In Western Pennsylvania, soccer is growing exponentially.
To aid that growth, there is one individual that is helping his hometown community embrace the beautiful game and has put together an intriguing playing resume. With a hometown near Pittsburgh, Greg Blum has been active in the state playing his way through the ranks.
In 2009, Blum played a big role in the Erie Admirals’ improbable run to the NPSL National Championship, as the inaugural team ran a 9-0-1 record in the regular season and after defeating Rocket City United, lost only in extra time of the Championship match.
“Playing in Erie was a great experience,” Blum said of his time in the NPSL. “They have some great facilities up there and made it easy to get an advantage on other clubs. In addition, I was playing with some of the best players in the region and that really helped my game at that time.”
What made that club special was the collection of collegiate players from Western Pennsylvania coming together to become one of the best clubs in the country.
“Success in Erie was from the all the players coming from the same region and knowing the strengths of each other. We had the top players in the area and that chemistry helped tremendously. We lived together and bonded well.”
Greg made a splash on the Erie club and his coach took notice.
“Greg was a great asset to the club,” Erie Admirals Head Coach John Melody stated. “He was a very good goalkeeper, one with great size, strength, and presence. His distribution was fantastic.”
Not only did Greg help guide the Admirals to that championship run, but it prepared him to win the conference championship when he returned to Slippery Rock in the fall.
“I think we went beyond expectations and we got to see how hard you have to work to make it in this business. You learn about the work you have to put on the field and how you have to take care of your body on and off the field.”
Blum notes that winning the championship at Slippery Rock clearly came from the time and effort he and his teammates put in at Erie that previous summer.
“It was something looking back now that if I don’t know where I would be if I did not play in the NPSL.”
Greg also enjoys the expansion of the league and Western PA gaining a club.
“The league is getting even more competitive where I think that it can compete with other leagues in the country. It would be a good step for the players and the league if they start in the NPSL and eventually play professionally.”
One of the greatest achievements that Blum has reached is graduating from the NPSL and signing with the Pittsburgh Riverounds of USL PRO. Melody confidently said of his player, “No wonder the Riverhounds wanted to sign him.”
Once again he would share time in net, this time with Hunter Gilstrap, but the two have teamed up to create a special bond with the youth of the city.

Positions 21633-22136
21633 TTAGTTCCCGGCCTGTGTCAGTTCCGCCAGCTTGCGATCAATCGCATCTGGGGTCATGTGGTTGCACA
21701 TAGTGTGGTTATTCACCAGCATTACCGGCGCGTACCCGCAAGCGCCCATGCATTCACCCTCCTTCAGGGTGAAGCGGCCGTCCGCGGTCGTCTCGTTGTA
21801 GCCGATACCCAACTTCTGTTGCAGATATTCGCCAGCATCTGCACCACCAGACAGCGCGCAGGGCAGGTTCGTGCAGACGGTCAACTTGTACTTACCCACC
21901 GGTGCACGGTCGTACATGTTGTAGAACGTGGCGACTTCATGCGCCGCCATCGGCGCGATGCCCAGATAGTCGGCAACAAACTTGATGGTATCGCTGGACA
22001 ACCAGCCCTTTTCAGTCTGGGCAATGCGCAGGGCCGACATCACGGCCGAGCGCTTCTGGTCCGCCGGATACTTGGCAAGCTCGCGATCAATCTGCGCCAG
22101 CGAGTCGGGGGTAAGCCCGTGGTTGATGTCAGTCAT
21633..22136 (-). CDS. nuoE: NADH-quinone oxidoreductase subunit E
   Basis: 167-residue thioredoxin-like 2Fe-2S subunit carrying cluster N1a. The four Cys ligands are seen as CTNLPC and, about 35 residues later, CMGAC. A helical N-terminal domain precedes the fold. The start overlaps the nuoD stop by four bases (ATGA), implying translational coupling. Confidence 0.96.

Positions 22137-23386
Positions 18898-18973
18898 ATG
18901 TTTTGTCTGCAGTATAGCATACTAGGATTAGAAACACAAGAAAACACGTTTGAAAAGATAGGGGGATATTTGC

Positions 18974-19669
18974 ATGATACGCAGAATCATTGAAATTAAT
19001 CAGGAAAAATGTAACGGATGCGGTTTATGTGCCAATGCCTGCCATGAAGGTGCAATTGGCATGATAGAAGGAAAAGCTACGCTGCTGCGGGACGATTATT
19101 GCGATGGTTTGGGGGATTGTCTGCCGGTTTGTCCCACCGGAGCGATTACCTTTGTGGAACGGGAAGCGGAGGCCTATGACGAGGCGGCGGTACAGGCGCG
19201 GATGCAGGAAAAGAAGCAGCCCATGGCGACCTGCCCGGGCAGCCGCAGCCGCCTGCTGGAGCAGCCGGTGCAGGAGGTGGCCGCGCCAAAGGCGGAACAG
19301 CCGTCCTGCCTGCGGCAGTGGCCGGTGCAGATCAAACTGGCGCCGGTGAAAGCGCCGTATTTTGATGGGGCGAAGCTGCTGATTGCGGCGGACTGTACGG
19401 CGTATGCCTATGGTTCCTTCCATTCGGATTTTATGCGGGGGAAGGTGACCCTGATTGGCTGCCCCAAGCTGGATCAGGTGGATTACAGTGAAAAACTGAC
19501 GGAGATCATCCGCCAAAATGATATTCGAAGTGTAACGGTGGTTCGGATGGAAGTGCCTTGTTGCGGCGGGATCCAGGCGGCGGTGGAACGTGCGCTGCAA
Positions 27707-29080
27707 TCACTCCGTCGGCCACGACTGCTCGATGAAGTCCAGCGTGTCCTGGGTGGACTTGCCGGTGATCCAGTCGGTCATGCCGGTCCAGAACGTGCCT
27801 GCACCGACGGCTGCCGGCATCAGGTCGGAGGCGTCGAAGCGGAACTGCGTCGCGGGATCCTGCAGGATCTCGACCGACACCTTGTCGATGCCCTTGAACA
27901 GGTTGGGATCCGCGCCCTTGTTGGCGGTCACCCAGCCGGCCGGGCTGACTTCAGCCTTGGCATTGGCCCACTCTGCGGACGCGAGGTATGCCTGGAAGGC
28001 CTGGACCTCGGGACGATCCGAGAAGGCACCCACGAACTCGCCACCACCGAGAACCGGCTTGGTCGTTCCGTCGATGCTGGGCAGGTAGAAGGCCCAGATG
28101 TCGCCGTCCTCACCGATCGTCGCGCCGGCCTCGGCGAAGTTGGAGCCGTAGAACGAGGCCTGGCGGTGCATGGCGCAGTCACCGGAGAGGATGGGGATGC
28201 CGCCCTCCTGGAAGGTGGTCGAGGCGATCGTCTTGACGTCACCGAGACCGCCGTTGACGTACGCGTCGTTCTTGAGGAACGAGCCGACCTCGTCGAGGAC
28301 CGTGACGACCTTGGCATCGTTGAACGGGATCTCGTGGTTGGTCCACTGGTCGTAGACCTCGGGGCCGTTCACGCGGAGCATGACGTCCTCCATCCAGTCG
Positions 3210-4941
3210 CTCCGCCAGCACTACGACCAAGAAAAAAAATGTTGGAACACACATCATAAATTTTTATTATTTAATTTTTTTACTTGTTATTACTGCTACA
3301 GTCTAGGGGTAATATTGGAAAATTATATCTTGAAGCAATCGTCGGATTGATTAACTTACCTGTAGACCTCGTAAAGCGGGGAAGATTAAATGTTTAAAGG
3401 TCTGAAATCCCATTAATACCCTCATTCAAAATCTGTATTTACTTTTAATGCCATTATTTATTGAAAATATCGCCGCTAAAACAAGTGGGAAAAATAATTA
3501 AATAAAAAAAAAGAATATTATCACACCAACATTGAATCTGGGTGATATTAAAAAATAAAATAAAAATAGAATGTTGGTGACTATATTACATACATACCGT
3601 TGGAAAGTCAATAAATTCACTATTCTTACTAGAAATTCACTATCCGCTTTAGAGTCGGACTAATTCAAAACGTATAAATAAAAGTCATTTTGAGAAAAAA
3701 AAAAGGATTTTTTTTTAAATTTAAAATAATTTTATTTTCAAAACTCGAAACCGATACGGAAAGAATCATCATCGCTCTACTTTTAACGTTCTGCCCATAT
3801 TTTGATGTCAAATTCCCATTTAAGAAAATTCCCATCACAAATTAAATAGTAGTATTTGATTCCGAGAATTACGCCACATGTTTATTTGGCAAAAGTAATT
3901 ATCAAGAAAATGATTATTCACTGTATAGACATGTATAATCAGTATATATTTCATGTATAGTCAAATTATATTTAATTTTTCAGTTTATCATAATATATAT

“You always want to play in your hometown. I can remember going to Riverhounds games when I was younger and it’s nice to have professional coaches and players giving advice to kids in the area, just like we were given when we were younger. Hopefully they can see the example we give them of working hard and possibly they can make it big, too.”
The academy that the Riverhounds run has been so popular that it has grown considerably where over sixty youth players are now in the program.
“I think that it all starts with Hunter Gilstrap, my part of it is to help him and give my advice when it’s needed, but he deserves most of the credit. In the offseason I coach high school girls and I work in the academy, so coaching is all I know. I feel that I have a good knowledge of the game being a goalkeeper and want to help others gain the knowledge needed to be a better goalie.”
Blum adds that the reason that the academy is successful is that the Riverhounds teach good fundamentals first and tone their technique before branching out to the tougher aspects of playing in net. Other academies or coaches may just look at a kid and decide due to their physical features where they fit on the field and do not get the learning they need.
“We start very basic and throughout the weeks, build the techniques of the players so that they can flourish and become better athletes. We spend a lot of time on technical abilities and once they get those down they excel as a goalkeeper. We understand at a higher level that these basic skills make us better players.”
The youth of Western Pennsylvania have certainly gotten a great lesson from one of their own and it seems that they will for many years to come. Blum has enjoyed excelling at playing and teaching the sport he grew up watching and through the NPSL, he has been able to capitalize on success in the Keystone State.